I need to get a few new pics of Olivia and get a firewire PCI card so I can get my movies of Olivia on the computer. In the meantime I wanted to say Merry Christmas. Cory has a post that he mentions one of my favorite holiday shows, Rudolph. I still like it, and we even had an interesting discussion the other night in the ER, mainly about Hermie.

I am pretty sure most people our age know that Hermie, the toy maker turned independent dentist elf was unique. What most people don't know is that Yukon and Hermie moved to the Netherlands after the shooting of the film, and have lived there together unoficially betrothed to one another since. Hermie fulfilled his dream of dental work, mostly catering to the red light district, and Yukon opened a jewelry store, aptly titled, 'Yukon's Silver and Gold'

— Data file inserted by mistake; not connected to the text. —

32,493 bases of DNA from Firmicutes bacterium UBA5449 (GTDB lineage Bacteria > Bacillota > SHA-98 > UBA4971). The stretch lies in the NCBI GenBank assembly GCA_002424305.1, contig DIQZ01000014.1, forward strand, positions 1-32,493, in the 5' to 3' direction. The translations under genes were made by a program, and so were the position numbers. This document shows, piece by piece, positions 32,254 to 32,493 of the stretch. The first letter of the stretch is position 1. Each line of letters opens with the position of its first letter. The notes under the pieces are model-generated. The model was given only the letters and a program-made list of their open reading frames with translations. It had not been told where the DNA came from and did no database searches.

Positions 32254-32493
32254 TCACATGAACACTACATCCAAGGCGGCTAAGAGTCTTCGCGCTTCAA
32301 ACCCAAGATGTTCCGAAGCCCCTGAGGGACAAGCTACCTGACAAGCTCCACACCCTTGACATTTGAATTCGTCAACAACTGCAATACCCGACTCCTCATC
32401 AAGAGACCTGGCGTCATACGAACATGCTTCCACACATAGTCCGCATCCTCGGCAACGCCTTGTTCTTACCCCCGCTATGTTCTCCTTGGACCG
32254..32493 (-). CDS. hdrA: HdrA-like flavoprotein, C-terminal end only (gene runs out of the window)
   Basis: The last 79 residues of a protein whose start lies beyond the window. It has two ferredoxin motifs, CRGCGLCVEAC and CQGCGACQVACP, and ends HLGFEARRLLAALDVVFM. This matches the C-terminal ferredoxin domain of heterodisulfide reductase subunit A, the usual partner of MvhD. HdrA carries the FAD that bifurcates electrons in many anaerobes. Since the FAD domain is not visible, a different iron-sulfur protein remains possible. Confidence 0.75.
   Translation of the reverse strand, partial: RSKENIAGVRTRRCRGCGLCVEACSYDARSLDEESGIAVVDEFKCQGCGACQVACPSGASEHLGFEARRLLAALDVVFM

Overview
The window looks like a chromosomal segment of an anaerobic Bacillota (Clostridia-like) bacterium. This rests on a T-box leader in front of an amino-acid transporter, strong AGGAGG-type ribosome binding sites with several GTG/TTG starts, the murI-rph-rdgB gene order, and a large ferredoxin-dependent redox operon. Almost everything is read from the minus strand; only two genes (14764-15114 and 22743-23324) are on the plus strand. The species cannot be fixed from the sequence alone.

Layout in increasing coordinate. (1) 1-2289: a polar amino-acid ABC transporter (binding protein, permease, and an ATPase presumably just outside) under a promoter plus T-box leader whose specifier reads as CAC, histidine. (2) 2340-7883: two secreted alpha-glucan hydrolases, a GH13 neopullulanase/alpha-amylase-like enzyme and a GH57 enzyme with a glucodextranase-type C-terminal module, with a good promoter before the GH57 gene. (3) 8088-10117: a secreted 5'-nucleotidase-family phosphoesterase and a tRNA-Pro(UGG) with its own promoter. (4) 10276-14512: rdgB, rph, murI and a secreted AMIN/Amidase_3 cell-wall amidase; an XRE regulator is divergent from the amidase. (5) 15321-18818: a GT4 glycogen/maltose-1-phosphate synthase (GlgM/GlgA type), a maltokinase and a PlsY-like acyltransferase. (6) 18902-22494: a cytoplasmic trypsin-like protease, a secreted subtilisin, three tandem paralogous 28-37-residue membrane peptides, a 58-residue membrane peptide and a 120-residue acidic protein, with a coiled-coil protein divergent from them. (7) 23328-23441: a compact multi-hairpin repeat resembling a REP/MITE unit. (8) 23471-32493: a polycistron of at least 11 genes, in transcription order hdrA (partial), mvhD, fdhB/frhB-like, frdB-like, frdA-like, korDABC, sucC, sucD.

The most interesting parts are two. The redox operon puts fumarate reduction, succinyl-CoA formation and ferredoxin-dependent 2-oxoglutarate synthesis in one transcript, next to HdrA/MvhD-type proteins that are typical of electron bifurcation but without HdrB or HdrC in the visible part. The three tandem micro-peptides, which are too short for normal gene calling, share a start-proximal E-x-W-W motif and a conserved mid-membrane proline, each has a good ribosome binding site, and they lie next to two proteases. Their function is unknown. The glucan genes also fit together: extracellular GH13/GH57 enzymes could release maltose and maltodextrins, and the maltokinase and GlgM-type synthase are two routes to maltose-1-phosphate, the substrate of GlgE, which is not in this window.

He recently had Pharell do a promo for him. You can view it here.

Merry Christmas to all of you and your families!

Wednesday, December 12, 2007

The First of Olivia's Christmas Gear

Olivia got dressed up in a little Christmas dress for a pic or two. Don't worry Mom and Dad, you will see her in the Santa outfit too. I really liked this picture of her, though it got vetoed for the Christmas card by Nicole. I think it is one of the best pics I have taken of her, minus the left foot movement. I think the lighting is good, and she is a peach in that outfit by the tree.
Anyway, she is doing much better now that we got her milk allergy figured out and put her on a special formula. She inherited that from her dad. We had to take her to a Peds GI specialist in Omaha and he put her on Neocate, hella expensive, but works, and now we have a happy baby. In Omaha last week we stopped by Von Maur, were there about an hour, and walked out of the store moments before the shooting started. Surreal moment, and lots of what ifs run through your head.